Docs To Watch: To Scare Your Socks Off!
With Halloween right around the corner, we’ve prepared a list of must-see documentaries to watch to get you in the mood for the occasion. We’ve picked testimonies to The Shining and Ghostbusters, a doc that illuminates the history of black horror, and other docs that are sure to scare your socks off.
Here’s our selection of the best docs to watch in the run up to October 31st.
ROOM 237, dir. Rodney Ascher / 2012 / 102 mins
Frequently cited as one of the greatest filmmakers in cinematic history, Stanley Kubrick’s influence on cinema is far-reaching. Rodeny Ascher’s documentary is an exploration of various interpretations of one of Kubrick's best known films, ‘The Shining’ (1980), a psychological horror that is truly a classic of the genre.
THE NIGHTMARE, dir. Rodney Ascher / 2015 / 90 mins
★★★★ "A nonfiction film more frightening than most of today's narrative horror films." - Guardian
"Rodney Ascher's 'The Nightmare' is one of the scariest documentaries ever." - Indiewire
Imagine if every time you got into bed and began to drift off your body locked up, totally frozen. But you are not asleep. You can see and hear everything and that's when the shadow men come.
Rodney Ascher (Room 237) meets eight sufferers of sleep paralysis and discovers the terror that awaits them when they fall asleep each night. In this documentary-horror film we experience the terror that a surprisingly large number of people suffer when they find themselves trapped between the sleeping and waking worlds every night. Using dramatic reconstructions, compelling first-hand accounts and slick cinematic trickery, The Nightmare will entertain, educate and completely petrify.
You can watch the film on Amazon Prime.
CANIBA, dir. Lucien Castaing-Taylor and Verena Paravel / 2017 / 92 mins
The Japanese Avant-garde and Experimental Film Festival is proud to present the UK premiere of Véréna Paravel and Lucien Castaing-Taylor's (Leviathan) Caniba – the latest project from the innovative Harvard Sensory Ethnography Lab.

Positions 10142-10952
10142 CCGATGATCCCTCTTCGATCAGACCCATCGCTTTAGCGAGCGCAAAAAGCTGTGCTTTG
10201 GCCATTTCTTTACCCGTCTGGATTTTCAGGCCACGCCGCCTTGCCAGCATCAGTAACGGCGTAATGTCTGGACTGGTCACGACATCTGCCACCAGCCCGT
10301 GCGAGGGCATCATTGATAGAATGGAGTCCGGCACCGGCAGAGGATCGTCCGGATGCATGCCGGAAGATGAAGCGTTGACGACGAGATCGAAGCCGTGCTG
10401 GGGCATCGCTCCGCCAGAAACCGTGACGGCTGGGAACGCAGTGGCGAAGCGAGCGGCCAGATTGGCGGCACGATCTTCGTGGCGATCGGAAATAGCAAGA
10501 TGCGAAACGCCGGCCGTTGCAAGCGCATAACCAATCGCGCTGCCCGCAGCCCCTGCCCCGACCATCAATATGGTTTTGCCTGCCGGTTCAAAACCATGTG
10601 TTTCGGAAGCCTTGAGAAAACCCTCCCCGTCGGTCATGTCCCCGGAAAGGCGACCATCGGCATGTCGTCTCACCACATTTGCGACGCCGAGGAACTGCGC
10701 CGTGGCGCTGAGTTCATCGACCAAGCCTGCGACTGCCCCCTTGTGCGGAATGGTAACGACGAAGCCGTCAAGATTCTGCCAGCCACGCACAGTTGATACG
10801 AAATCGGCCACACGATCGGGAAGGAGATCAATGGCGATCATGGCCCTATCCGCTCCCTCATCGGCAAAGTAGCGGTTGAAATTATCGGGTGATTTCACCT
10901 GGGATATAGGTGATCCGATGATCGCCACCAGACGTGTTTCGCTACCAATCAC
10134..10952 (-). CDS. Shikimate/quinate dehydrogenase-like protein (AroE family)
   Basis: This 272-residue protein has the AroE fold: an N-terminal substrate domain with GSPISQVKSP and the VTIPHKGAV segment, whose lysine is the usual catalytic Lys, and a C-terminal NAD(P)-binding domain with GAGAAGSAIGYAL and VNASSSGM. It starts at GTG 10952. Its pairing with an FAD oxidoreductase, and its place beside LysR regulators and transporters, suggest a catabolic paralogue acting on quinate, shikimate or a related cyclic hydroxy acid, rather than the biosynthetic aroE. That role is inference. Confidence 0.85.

Caniba invites viewers to spend 90 minutes in the company of the infamous cannibal Issei Sagawa who, in 1981, murdered and partially ate a fellow student whilst studying at the Sorbonne in Paris. Due to a ruling of insanity by a French court and legal technicalities in Japan, Sagawa was allowed to return to his native country a free man, where he continues to make a living from his macabre celebrity.
Paravel and Castaing-Taylor’s documentary is a stylistically experimental and thematically challenging viewing experience. Shot in unbroken takes and extreme close-ups, the audience is forced to look into an abject abyss. Revulsion might be expected from this encounter, but more disturbing is to recognise Sagawa’s humanity, or to empathise with him. Such was the case when Caniba screened at the Venice Film Festival: it was a controversial screening, but the film walked off with the Special Orizzonti Jury Prize.
You can watch the film on Kanopy.
CLEANIN’ UP THE TOWN: REMEMBERING GHOSTBUSTERS, dir. Anthony Bueno / 2019 / 90 mins
“You never know in this business how long something is going to last” marvels Dan Aykroyd. Indeed some thirty-five years after its premiere, the surprise hit film Ghostbusters continues to enchant fans. Cleanin’ Up the Town is the definitive behind-the-scenes look at the creative process that brought the film to life, including a deep dive into the visual effects which were far ahead of their time.
Touching on everything from the casting process to the ginormous Stay Puff Marshmallow Man, it’s clear that those involved look back in fondness on the production. Twelve years in the making, and featuring interviews with Sigourney Weaver, Dan Aykroyd, director Ivan Reitman and the late great Harold Ramis, this is a must see for any Ghostbusters fan.
You can watch the film on Amazon Prime.
HORROR NOIRE: A HISTORY OF BLACK HORROR, dir. Xavier Neal-Burgin / 83 mins
Delving into a century of genre films that by turns utilised, caricatured, exploited, sidelined, and finally embraced them, this is the untold history of Black Americans in Hollywood through their connection to the horror genre.